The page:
My initial sketches and experiments of ‘figure & head in activity’ did not work.  I started by sketching my son hoovering at home in a few mediums but I found it hard to interpret the body in action and because I was trying to capture my son moving around while sketching it was obvious the more abstract images worked better.  I did this by using various mediums from wax relief, ink, watercolour, pencil etc.

    

Above, two sketches (of a few more) of my son hoovering in mixed media, sketchbook A4

I was not really capturing my sons movements and so still needing practice on capturing the body moving I had a rethink.  My son is a handy model and not so long ago he has taken up climbing, both indoors and out.  This encouraged me to start again aiming for more interesting poses.  So I played with styles and mediums not producing anything very good, in fact, I began to panic until I saw a thread emerging in my log.  I noticed this thread after I had copied Matisse’s, The Dancers and had further abstracted it with white gel on black paper.  I saw how the effect of a few lines were on the page and yet they still gave the impression of movement.  I saw I could go back to basics and try out the idea in my life drawing classes too.  From here on I started to enjoy the research much more.  In fact I intend to continue a little more with the ‘figure in activity’ not only in my sketchbook but also on individual pieces.   My research led me to fascinating works by all sorts of artists, from the Renaissance to contemporary, who managed to interpret movement.   I also found The Bauhaus School drawings of dancers and Eadweard Muybridge first motion pictures really informative as well as visits to galleries such as, Museum of Art in Leipzig in Germany, to a few exhibitions at Tate Britain, Van Gogh in London, etc (all in my log) and not forgetting life drawing classes.  Below a page from my log;

In my log I enjoyed not only looking at artists but also copying small pieces of their work into it.  I sought inspiration for my own technique, especially with regard to the later stages of my ‘figure & head in an activity’.  I found by doing this, continuing to sketch, attend life drawing classes, all really helped towards my objective of getting more energy and an expressive feel into my work.  Something I can continue to work on, together with the accuracy of my subject.  By studying, copying and collating other artists I am beginning to make connections to patterns of themes I am currently drawn to.  Below are most of the small copies I made in my log using various mediums and paper.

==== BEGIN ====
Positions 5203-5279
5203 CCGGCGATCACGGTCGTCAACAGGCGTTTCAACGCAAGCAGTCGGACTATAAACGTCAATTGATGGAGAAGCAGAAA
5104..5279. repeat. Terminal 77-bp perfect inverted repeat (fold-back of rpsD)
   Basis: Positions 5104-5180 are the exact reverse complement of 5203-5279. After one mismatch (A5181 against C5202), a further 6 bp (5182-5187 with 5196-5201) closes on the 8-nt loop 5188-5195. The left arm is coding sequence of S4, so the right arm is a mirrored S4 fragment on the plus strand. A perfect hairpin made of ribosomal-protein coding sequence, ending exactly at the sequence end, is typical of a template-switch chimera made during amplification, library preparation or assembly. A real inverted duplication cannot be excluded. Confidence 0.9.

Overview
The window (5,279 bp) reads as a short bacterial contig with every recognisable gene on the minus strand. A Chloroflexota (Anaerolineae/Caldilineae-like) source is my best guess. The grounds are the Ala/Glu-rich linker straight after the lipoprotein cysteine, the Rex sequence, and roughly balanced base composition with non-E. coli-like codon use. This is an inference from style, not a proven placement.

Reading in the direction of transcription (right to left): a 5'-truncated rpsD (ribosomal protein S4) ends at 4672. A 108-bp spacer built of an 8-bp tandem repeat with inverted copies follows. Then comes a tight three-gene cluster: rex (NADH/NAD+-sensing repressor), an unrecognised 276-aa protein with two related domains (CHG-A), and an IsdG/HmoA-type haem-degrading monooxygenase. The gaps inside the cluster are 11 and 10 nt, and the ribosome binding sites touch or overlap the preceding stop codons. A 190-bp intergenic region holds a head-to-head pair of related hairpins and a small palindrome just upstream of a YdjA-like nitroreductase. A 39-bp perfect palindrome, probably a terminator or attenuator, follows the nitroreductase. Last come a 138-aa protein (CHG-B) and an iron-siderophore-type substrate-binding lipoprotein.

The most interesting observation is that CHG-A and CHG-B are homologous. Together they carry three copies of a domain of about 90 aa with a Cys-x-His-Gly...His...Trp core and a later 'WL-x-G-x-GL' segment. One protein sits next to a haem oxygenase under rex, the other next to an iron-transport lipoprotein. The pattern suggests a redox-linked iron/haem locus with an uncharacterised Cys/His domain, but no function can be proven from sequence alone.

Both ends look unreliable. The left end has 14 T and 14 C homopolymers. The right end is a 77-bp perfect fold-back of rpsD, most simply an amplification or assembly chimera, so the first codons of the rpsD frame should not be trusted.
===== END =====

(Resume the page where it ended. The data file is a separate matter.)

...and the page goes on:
I had decided my son climbing was the image I was keen to try and capture.  I sketched him in situ (see below pics) from photos and in life.  Although the initial climbing works lacked energy and flair I found once I had sketched him outdoors I was able to come home and inject my observations into larger pieces, eventually working towards the acrylic A1 of him holding on with one foot against the rocks.

    

On the left sketches of my son climbing indoors from photos and for some I asked my son to adopt climbing poses indoors too!  The sketches on the left, like many of the other preliminary pieces for Part 5, are static compared to the sketches outdoors on the above right.

     

My son climbing at local climbing rocks and me sketching him!

I also took the opportunity (with permission) to make some head portraits of my peers from my life drawing class.  I did my first watercolour only portrait of lady called Anne-Marie and really enjoyed it and want to create more pieces using watercolour only, the rest were a mixture of mediums.

     

  

My first watercolour only portrait on A3 of Anne-Marie.  All above portraits made during a couple of art classes.

On commencing Part 5 I decided to start a scrapbook with cut outs, print-outs, etc of any image that I like, to help me with noticing patterns that appeal to me.  I plan to continue exploring the figure & head as I have found a couple of amazing drawings by Italian painter, Jacopo Tintoretto (1518-1594) and more contemporary artists for the figure in an activity.  I am also aware I need to develop portraits and need to practice more sketchbook drawings of the head and its features.  I found the beginning of Part 5 daunting but as I went along I really started to enjoy finding connections from one thread of interest to another, reading about artists, trying and failing with differing materials, etc.  I am not sure what is next but while I send off my work to my tutor I plan to continue exploring around the theme of the figure & head in an activity, which is a broad theme in its self, and see where it takes me!

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